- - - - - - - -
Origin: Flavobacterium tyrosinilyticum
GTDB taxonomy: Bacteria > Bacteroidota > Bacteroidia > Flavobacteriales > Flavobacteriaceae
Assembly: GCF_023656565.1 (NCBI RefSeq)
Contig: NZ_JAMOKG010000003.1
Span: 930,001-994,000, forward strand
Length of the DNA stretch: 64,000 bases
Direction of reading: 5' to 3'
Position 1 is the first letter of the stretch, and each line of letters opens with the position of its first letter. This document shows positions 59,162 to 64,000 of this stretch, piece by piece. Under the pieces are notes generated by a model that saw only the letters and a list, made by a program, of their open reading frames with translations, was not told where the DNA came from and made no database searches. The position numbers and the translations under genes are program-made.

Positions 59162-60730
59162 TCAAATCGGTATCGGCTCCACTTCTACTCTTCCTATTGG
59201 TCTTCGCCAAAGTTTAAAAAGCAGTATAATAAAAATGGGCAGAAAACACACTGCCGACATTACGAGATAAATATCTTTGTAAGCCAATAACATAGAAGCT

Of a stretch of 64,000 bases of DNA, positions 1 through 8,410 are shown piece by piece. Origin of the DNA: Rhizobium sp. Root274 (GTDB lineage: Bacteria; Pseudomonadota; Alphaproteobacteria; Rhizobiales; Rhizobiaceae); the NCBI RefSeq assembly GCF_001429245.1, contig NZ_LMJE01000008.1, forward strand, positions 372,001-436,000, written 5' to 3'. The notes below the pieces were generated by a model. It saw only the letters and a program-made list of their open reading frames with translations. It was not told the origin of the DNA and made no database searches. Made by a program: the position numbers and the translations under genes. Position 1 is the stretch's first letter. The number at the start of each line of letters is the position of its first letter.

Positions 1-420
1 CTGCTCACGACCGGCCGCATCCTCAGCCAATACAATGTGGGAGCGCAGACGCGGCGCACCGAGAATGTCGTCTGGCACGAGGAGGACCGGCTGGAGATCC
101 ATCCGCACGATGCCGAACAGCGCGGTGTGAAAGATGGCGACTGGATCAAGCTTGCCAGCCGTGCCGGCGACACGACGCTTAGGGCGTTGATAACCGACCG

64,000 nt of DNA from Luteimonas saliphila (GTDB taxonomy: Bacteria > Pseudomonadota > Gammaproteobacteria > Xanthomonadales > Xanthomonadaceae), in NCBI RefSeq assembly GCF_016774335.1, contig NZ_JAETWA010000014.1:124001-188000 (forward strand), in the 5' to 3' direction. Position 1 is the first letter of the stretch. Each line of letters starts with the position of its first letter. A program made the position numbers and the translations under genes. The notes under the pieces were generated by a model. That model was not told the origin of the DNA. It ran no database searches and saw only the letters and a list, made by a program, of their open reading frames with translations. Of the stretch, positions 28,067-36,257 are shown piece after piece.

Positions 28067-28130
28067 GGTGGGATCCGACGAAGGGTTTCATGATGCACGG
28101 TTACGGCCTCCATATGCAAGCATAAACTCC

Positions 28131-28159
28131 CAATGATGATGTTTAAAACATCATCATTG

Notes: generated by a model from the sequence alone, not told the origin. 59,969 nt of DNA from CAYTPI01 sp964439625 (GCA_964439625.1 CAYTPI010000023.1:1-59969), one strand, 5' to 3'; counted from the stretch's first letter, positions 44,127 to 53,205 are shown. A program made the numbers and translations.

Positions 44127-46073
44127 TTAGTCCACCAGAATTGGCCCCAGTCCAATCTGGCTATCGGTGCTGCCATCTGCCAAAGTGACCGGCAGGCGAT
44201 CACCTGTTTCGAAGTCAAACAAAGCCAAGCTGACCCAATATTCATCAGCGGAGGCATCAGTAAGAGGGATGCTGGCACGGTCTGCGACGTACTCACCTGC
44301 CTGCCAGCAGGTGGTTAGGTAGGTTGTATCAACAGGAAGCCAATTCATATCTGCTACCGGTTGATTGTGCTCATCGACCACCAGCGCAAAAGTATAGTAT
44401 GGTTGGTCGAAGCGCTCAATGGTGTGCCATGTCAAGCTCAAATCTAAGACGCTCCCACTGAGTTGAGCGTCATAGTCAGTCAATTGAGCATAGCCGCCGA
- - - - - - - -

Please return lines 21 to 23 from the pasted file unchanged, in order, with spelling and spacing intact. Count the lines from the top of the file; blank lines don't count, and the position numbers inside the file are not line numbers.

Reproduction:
28131 CAATGATGATGTTTAAAACATCATCATTG

Notes: generated by a model from the sequence alone, not told the origin. 59,969 nt of DNA from CAYTPI01 sp964439625 (GCA_964439625.1 CAYTPI010000023.1:1-59969), one strand, 5' to 3'; counted from the stretch's first letter, positions 44,127 to 53,205 are shown. A program made the numbers and translations.

Positions 44127-46073